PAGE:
The Psychology of Career Choices: Why Personality Matters

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The study of vocational interests has preoccupied Psychologists for ages. The reasons are obvious: first, work constitutes one of the most important activties in our lives (i.e., most adults spend more time working than sleeping and having fun); second, even in the era of “flexi-workers” and career mobility, most people stick to the professional area of job sector they first select; third, just like with romantic partners, most people have difficulties choosing jobs or careers they really like (and they often regret their choices). Thus vocational interests is a highly applied area of Psychology because it has implications for educators, employers, and counselors, as well as every individual hoping to improve their understanding of their “occupational fit”.
One interesting thing about the Psychology of Career Choices is that research was almost concluded after the 1980s, and the reason for it is even more unusual: John Holland’s contribution, which practically “killed” research in this area. The extraordinary reason is that his theory was just too good.
How you chow affects mood, memory, sleepiness—and even whether you can crack a good joke.
Indeed, Holland’s theory was so predictive that there was little room for anything else after it. He speculated correctly about the “taxonomy” (classification domains) of work environments, which effectively enabled him to organise all the existing jobs (in the 60s, 70s, and 80s) into wider families of jobs – just like you do with personality traits (via a method called factor analysis). Admittedly, the job types then where much simpler (and scarce) than now, but Holland’s taxonomy is still very much valid. If you visit current web-sites like O*NET you can find hundreds of thousands of occupations but they all still cluster under Holland’s major “types”; these are Realistic, Investigative, Artistic, Social, Enterprising, and Conventional. And a really smart aspect of this taxonomy is that it can be applied not only to profile occupations, but also work environments, organisations, teams, and individuals — in effect, this makes Holland’s theory a personality theory for everything.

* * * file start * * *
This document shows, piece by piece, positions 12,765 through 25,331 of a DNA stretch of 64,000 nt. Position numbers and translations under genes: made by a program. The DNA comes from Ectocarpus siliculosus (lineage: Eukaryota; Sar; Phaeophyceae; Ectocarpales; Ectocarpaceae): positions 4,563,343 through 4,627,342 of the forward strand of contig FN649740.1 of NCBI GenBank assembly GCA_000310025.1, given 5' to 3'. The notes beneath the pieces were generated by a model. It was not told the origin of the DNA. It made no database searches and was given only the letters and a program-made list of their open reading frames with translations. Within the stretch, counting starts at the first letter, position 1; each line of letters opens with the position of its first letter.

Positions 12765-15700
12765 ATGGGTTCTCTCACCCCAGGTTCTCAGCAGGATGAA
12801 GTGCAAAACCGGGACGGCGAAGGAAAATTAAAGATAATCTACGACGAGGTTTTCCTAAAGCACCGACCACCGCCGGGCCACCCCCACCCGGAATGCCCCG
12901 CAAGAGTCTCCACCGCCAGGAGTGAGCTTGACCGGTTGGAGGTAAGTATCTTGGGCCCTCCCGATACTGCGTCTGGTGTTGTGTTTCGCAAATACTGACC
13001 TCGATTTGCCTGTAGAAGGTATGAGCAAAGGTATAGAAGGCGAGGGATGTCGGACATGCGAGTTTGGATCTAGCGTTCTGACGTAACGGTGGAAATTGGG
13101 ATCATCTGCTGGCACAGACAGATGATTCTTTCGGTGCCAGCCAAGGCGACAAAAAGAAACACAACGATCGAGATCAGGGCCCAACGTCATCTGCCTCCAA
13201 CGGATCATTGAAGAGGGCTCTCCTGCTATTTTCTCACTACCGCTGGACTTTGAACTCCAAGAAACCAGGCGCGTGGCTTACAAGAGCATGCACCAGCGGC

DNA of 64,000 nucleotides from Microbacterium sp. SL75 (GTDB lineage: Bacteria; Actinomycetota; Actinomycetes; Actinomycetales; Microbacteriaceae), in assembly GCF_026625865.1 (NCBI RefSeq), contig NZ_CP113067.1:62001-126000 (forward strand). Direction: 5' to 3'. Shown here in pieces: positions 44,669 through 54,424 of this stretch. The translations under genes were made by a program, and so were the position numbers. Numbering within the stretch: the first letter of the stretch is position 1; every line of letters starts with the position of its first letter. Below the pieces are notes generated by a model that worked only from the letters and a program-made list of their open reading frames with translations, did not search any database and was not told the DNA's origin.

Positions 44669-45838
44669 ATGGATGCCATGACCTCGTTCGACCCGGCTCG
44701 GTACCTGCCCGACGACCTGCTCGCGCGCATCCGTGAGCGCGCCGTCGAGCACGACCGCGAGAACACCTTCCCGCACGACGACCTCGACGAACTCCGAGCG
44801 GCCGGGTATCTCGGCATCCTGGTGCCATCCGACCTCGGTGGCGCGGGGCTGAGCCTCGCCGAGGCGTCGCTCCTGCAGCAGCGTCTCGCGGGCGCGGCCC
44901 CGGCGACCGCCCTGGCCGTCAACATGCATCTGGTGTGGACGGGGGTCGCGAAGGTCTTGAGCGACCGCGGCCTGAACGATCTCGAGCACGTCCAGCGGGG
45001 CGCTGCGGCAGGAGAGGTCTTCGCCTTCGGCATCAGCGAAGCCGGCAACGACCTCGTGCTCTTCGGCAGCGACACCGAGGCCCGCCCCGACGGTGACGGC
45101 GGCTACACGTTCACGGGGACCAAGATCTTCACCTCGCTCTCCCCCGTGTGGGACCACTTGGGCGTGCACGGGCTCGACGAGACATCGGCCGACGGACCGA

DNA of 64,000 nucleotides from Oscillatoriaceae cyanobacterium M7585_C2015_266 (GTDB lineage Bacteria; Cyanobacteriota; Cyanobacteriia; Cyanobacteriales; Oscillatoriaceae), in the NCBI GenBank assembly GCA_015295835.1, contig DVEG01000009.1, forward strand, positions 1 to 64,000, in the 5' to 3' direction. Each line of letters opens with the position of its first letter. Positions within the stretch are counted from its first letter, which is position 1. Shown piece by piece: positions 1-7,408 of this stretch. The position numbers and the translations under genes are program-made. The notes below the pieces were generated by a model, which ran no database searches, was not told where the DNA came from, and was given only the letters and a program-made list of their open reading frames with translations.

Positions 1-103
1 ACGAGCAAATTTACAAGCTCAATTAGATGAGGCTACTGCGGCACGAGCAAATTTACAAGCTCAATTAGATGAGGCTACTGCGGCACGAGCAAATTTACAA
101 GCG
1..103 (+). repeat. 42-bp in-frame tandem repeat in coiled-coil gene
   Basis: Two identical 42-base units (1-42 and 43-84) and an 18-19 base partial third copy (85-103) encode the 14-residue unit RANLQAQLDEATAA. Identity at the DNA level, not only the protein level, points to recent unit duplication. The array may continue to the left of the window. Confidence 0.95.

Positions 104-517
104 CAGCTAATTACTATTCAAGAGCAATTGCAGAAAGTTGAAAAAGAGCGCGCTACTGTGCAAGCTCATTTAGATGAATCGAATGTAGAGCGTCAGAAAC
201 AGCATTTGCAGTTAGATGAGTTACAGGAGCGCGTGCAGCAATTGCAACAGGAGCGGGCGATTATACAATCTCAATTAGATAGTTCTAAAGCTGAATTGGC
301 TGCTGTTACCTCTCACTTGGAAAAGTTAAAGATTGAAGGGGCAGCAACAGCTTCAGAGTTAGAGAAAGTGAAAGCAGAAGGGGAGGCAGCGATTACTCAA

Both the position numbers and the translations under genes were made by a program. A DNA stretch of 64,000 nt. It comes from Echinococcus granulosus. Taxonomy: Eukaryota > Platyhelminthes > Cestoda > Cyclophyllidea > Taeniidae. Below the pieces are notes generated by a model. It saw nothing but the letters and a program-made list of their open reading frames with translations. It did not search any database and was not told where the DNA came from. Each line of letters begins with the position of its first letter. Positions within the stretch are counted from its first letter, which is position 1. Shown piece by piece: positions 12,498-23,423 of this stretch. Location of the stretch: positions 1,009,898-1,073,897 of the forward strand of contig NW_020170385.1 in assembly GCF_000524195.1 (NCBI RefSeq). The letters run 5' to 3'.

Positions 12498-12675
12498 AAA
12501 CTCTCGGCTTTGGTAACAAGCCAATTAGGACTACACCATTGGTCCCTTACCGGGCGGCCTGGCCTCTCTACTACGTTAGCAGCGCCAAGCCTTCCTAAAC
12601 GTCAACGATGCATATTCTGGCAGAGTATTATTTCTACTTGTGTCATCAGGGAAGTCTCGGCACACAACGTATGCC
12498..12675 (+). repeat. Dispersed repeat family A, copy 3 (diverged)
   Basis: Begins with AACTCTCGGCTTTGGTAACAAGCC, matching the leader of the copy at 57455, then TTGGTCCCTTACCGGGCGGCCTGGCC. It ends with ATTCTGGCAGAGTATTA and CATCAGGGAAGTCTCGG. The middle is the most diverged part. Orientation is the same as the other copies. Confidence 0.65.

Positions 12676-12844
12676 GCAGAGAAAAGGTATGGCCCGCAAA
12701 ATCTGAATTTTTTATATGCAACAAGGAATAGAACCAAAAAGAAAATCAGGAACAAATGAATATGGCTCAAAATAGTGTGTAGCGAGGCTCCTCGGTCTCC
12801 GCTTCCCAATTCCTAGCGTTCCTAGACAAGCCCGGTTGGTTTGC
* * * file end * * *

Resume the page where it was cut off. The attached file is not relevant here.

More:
In recent years, the topic of Vocational Interests has received re-newed attention from mainstream personality researchers. One reason is that, although Holland’s model is well established for profiling jobs, it has not really survived the “personality war” between the many taxonomies proposed to profile people. Instead, most people think of personality in terms of the Big Five (OCEAN), so a lot of research has been done, in recent years, looking at how personality links up to Holland’s career choices. My colleagues Patrick Armstrong in the US and Filip de Fruyt in Belgium have done great research in this area.
But, just how malleable are vocational interests? We know that people don’t change careers very often (in fact, the need to change careers is an individual difference variable, with only a few people being prone to frequent changes, probably because of their higher Neuroticism and Openness levels). Evidence from twin studies indicates that vocational interests – contrary to what someone would expect – are even more stable than personality characteristics! Indeed, you are more likely to change your personality than your job preferences, even though both are far from independent.
One of the few topics Psychologists are yet to explore in relation to vocational interests is why certain people choose to work outside well-defined careers. Indeed, current figures (see a great book by Shane called “The Illusion of Entrepreneurship”) suggest that up to 40% of people choose to work for themselves at some point in their lives, and some forever. What are the psychological reasons for this?

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